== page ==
parents of college students

How to step back but stay connected to your emerging adult.
While college expenses can be overwhelming, knowing these potential tax benefits may help you make the financial burden of higher education less taxing.
While you will be happy to have your college student home for the holiday break, remember that this can be a stressful time for them, especially if they are a first-year student still adjusting to a new, more independent lifestyle. And even though no one, especially students, likes feeling financial pressure at the holidays, it's important to have a discussion about your child's finances during your short time together.
The cost of college is not declining. And with the constant reminder that student loan debt is getting out of hand, parents and students are trying to find ways to make higher education more affordable. Even so, some families may not even realize that they are voluntarily increasing their expenses.
It's about that time again. Sleepy college towns will begin to awaken, abuzz with an excitement that only college students can inspire. Young scholars will soon arrive on college and university campuses, ready, or not so ready, to take on the world of higher education.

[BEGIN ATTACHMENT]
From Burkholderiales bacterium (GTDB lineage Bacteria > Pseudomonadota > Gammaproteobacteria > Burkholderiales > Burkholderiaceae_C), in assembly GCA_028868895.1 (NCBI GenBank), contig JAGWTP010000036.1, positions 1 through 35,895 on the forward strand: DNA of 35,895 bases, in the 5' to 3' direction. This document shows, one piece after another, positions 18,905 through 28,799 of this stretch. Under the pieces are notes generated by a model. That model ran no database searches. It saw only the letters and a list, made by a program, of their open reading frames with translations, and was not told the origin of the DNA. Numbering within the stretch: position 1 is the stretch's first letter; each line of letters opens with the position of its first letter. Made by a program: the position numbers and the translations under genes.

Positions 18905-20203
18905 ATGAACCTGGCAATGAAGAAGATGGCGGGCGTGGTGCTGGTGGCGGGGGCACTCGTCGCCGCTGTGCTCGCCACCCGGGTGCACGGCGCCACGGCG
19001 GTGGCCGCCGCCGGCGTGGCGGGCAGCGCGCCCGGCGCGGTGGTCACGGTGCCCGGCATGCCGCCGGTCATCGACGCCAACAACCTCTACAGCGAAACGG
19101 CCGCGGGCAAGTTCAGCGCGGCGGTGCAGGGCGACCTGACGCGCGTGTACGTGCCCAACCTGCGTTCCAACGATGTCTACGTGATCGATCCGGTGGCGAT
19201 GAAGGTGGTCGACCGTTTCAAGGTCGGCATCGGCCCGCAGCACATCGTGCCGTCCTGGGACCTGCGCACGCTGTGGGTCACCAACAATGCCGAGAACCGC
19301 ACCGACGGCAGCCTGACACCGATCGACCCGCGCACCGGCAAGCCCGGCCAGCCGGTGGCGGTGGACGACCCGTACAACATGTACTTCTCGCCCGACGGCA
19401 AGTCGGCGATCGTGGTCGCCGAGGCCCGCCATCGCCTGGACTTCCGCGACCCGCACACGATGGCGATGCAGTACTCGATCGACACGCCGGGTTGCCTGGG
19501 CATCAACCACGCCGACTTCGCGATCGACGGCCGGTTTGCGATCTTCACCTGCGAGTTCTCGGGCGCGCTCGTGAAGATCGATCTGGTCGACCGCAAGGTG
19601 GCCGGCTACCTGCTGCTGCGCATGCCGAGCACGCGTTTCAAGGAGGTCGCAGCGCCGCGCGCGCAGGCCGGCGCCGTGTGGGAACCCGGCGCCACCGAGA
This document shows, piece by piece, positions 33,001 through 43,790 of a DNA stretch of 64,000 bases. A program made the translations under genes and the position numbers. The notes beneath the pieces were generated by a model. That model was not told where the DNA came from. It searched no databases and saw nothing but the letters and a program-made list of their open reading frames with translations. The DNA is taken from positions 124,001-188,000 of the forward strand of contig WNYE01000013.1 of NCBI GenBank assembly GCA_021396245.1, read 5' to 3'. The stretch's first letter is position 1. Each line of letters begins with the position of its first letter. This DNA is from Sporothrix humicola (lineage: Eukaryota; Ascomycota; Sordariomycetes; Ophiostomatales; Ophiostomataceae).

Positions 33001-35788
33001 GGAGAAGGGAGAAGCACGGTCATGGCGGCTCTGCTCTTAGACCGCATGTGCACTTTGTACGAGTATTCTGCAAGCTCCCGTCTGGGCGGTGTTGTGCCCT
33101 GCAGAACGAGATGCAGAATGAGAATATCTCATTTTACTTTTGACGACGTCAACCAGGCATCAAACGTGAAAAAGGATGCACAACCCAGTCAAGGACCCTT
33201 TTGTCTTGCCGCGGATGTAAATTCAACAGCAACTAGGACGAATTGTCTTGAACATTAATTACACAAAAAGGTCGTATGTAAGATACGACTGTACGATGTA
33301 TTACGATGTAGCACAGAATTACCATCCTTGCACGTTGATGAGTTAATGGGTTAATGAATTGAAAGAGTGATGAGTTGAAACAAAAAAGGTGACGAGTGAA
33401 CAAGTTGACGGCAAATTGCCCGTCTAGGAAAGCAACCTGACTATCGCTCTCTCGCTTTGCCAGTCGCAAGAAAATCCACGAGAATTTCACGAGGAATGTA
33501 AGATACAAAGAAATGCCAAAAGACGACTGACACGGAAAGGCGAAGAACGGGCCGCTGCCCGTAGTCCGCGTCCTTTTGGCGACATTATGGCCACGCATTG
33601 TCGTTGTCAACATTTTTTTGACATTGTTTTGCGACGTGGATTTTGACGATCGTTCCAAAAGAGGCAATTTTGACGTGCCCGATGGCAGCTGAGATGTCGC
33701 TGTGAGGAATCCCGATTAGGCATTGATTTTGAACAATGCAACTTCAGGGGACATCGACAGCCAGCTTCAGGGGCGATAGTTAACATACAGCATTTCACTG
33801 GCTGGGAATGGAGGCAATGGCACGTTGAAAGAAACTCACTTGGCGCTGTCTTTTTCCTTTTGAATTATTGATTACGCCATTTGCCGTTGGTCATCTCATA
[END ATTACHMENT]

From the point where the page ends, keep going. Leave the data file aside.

For the past 20 years, I've been directing orientation programs for incoming college freshmen. All of a sudden, I am the on the other side of the equation -- I am the new face -- a little nervous, but eager to get started.
The Merriam-Webster Dictionary defines senioritis as "an ebbing of motivation and effort by school seniors as evidenced by tardiness, absences, and lower grades." Sound familiar? Here are a few ideas for staying on track and completing high school in good standing.
Write a thank you note -- not a text or email message. Even if you're lounging poolside in Cancun, buy a postcard and show your gratitude to at least one person.
Over the winter break, your student may accidentally refer to their college or university as "home." If this causes dizziness and a pit in your stomach, you're not alone.
For a first-year student adjusting to life away from home, the smallest inconvenience can feel like a dramatic, earth-shattering event. First-years live in a world of extremes. Many arrive on campus expecting the college experience to be perfect immediately.
First-year students want a friend group. And they want it immediately. If a student doesn't have one, was ditched by one, or is in the process of seeking a new one, college can be a very lonely place.
Young men don't want to be pushed at 17 or 18 to make these kinds of choices with all the weight they carry. They are still finding out what they like, what they can do, what is important to them.
A lot of students will choose to drink alcohol at some point during their time in college. That's the reality. It's how they drink and how they value drinking that always gets my attention.
For most college students, there will never be another time in your life when so many understanding, well-trained people are genuinely interested in helping you succeed.
The plan was to drop my son off at college this weekend and come home to write about my newly emptied nest. But then Isaac turned toward New Orleans, and my goal of being a laid back, non-helicoptering mother turned into something else, too.